You don't need deep pockets to get some pro-looking diffusion. In fact, a dollar is probably all it'll take. Here's Film Riot's Ryan Connolly to give you some tips on how to utilize an everyday shower curtain to soften light, as well as how to grade your footage to make it look more cinematic.
When footage has that unattractive "video-y" look, one major culprit is harsh lighting. In fact, many a cinematographer will tell you that it's the lighting, not (only) the camera, that gives images that coveted cinematic look. (I'm sure I'm not the only one who saved up several thousand dollars to buy a nice digital camera, dropped the ball on lighting, and wondered why my film didn't "look like a film.") Diffusing light is a great way to achieve that aesthetic -- if, in fact, a diffused look is what you're going for.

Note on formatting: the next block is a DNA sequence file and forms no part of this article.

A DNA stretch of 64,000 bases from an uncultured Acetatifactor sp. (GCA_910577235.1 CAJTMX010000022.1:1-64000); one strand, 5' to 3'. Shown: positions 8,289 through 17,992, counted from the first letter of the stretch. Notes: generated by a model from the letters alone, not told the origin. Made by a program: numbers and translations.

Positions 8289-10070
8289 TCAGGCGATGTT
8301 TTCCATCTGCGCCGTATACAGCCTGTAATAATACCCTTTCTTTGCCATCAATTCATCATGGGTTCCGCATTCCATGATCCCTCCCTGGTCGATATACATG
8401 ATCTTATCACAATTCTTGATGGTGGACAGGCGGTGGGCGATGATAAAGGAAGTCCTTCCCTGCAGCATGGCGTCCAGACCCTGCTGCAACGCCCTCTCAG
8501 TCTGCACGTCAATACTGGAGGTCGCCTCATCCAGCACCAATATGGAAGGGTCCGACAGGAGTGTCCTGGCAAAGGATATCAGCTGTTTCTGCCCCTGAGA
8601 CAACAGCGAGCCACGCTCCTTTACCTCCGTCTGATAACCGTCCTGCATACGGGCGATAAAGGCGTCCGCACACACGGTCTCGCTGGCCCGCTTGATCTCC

Now, depending on what kinds of stores you have in your town, you could potentially get a shower curtain for as little as a dollar, but even if you don't have a Dollar Store (or any variation thereof) near you, you won't be spending more than $10. And the great thing about a shower curtain, other than the fact that they come in a bunch of different opacities and colors, is that they're so big. You could use them to diffuse light coming from a large light source, or cut it up and use the pieces to diffuse multiple sources.
If shower curtains aren't your thing for whatever reason, there are a myriad of other materials you could use for diffusion, like T-shirts, bed sheets, Tupperware, visqueen, towels -- you could build your own panels that utilize diffusion material or even stretch some pantyhose over the back of your lens. There are virtually endless DIY methods for diffusing light that won't empty your wallet, so if you have any suggestions, please share them in the comments below. What works? What absolutely doesn't work? Let us know!